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WVU Grad Uses Senior Design Project to Launch Portable Energy Company

Turbine   Turbine

MORGANTOWN, W.Va.--All students in the mechanical and aerospace engineering program at West Virginia University take a senior design course to fulfill graduation requirements. Some students use it as a chance to explore the boundaries of their creation while others see it as a way to develop an idea they've been playing with since they began studying.

As Justin Chambers, a 2012 mechanical engineering graduate and current doctoral student in the program, began to think of his senior design project, he thought to both expand boundaries and create a useable product to solve a problem.

The original plan was to develop a portable, efficient wind turbine that military personnel could carry that would provide energy to power their electronic devices in the field. While working through his project, however, Chambers saw a market for commercial use of his designs.

In 2013, his company, WindPax, was formed. Chambers and his team have developed a line of collapsible, portable, and efficient wind turbines that he plans to sell to campers, hikers, and others who need power while off the grid.

"I saw a need and knew we could meet it," explained Chambers, a native of Glen Dale, W.Va. "In our highly connected society, people need power in remote areas."

There are other alternatives for portable energy, but Chambers explained that these are both heavy and unreliable. For example, backup batteries take up space in a hiker's backpack and add weight to the load. They can also lose their charge.

"This is a renewable energy source that can be charged at anytime, anywhere."

WindPax uses patent-pending technology to capture wind and provide power to devices. There are two designs: the Wisp produces 25 watts of power while the Breeze supplies 100 watts of power.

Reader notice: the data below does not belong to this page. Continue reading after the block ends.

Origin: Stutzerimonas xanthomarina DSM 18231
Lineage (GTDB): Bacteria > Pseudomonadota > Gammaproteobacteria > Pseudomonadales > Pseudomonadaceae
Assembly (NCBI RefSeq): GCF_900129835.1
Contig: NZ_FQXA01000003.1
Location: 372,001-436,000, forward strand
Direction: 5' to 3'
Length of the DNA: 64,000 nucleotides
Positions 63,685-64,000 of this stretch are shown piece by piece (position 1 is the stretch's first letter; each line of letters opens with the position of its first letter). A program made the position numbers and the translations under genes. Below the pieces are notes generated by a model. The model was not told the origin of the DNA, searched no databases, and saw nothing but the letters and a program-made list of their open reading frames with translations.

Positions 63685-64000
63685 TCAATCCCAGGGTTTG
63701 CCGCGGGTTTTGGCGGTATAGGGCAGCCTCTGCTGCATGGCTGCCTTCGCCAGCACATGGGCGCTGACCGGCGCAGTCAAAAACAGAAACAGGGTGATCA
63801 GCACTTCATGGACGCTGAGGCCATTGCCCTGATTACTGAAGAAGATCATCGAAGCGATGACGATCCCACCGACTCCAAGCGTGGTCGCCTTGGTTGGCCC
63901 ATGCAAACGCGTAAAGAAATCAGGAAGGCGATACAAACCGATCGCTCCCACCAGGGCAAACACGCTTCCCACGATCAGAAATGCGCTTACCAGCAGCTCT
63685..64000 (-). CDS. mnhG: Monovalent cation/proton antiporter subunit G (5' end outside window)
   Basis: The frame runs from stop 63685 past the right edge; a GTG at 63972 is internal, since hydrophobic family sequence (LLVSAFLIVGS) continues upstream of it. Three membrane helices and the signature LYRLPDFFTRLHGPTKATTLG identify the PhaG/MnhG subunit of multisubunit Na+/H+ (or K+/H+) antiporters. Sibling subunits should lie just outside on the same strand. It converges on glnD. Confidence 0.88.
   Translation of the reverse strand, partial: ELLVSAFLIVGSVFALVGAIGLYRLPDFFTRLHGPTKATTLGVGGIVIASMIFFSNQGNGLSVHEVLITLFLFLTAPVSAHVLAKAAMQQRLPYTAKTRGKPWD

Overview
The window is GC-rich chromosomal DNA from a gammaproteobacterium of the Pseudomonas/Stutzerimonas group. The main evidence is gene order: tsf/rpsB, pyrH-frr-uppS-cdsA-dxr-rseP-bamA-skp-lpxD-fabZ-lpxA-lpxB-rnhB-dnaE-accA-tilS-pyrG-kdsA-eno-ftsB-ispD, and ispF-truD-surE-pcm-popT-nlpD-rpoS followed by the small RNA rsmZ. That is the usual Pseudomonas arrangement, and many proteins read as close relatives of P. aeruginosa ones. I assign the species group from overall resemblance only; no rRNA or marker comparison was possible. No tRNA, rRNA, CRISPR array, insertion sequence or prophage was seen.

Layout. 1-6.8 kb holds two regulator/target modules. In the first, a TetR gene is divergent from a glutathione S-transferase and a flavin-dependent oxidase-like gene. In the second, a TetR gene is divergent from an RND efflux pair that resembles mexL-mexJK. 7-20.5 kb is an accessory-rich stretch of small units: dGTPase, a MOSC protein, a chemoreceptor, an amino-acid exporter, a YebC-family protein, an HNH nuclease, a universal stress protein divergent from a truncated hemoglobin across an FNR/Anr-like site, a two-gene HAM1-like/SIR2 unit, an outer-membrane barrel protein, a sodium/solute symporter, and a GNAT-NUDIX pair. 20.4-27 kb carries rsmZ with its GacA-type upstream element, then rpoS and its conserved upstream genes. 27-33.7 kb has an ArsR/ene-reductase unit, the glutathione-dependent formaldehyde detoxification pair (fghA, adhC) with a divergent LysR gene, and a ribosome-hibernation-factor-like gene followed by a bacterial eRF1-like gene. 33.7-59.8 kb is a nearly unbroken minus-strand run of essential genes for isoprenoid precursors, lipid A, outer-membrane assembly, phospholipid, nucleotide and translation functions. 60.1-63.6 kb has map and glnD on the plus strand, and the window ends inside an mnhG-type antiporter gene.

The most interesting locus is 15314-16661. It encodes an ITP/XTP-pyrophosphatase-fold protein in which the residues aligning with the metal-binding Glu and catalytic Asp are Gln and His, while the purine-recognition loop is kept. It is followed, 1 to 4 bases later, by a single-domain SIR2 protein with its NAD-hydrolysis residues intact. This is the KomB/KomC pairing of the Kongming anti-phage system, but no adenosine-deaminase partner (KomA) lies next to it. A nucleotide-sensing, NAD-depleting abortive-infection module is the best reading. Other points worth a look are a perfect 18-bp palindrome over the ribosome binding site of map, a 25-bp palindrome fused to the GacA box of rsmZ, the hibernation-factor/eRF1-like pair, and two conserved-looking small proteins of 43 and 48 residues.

Large wind turbines, which are well-known sources of renewable energy, spin on a horizontal axis. The turbines designed by Chambers turn on a vertical axis, meaning they can capture wind from all directions.

The turbines are attached to a telescopic stand, which collapses into itself, making the entire package only 14 inches long and 2.5 inches in diameter when packaged.

Recently, WindPax passed its Kickstarter campaign goal. Kickstarter is a website built to help start-ups launch their business by allowing others to pre-order the products and stay in touch with the progress. The goal is to start manufacturing the products and launch them to the public in the spring of 2015.

Chambers said that he has a "unique vision for what consumers want.

"We are always looking for feedback. We use them ourselves!" he explained.

Chambers' vision for his company also includes third world outreach. He sees WindPax as a way to provide affordable, efficient and low-maintenance energy to people who would have no other option.

In March, Chambers won a $2,500 grant at the TransTech Energy Business Development Conference for WindPax. He also won first place at the 2013 and 2014 Technology Entrepreneurship Challenge at WVU.

Chambers has surrounded himself with a well-rounded team, all of whom call WVU their alma mater.

James Smith, professor in the Department of Mechanical and Aerospace Engineering and director of the Center of Industrial Research Applications, is the company's academic and research mentor. He was Chambers' professor for his senior design course. Andrew Lowery is an adjunct professor in the Department of Mechanical and Aerospace Engineering and connects the energy created from the turbines to the electrical components of the product. Both of these advisers earned their degrees from WVU.

James Smith, II, is head of accounting and finance for WindPax and is himself an entrepreneur. He received his bachelor's degrees in business administration and accounting from WVU.

Chad Panther also received his degrees from WVU in aerospace engineering. He is a research assistant for CIRA, focusing on renewable energy captures. Panther is responsible for testing the products in the wind tunnels.

Ephraim Pittore, a junior in mechanical engineering, is assisting Chambers with the design and development of the products.

Together, they have helped design a product that Chambers knows is unique and visionary.

"We want to grow a profitable company," he said. "We have a great vision for what we want to do with our products and we have a passion for entrepreneurship."

Chambers says the most fun he has on his job is "playing" with his products.

"I work all the time, but I'm playing," he said. "I'll go out to the lake for a day and have fun, but I'm also working because I'm testing and refining my products."

-WVU-

wbk/07/01/14

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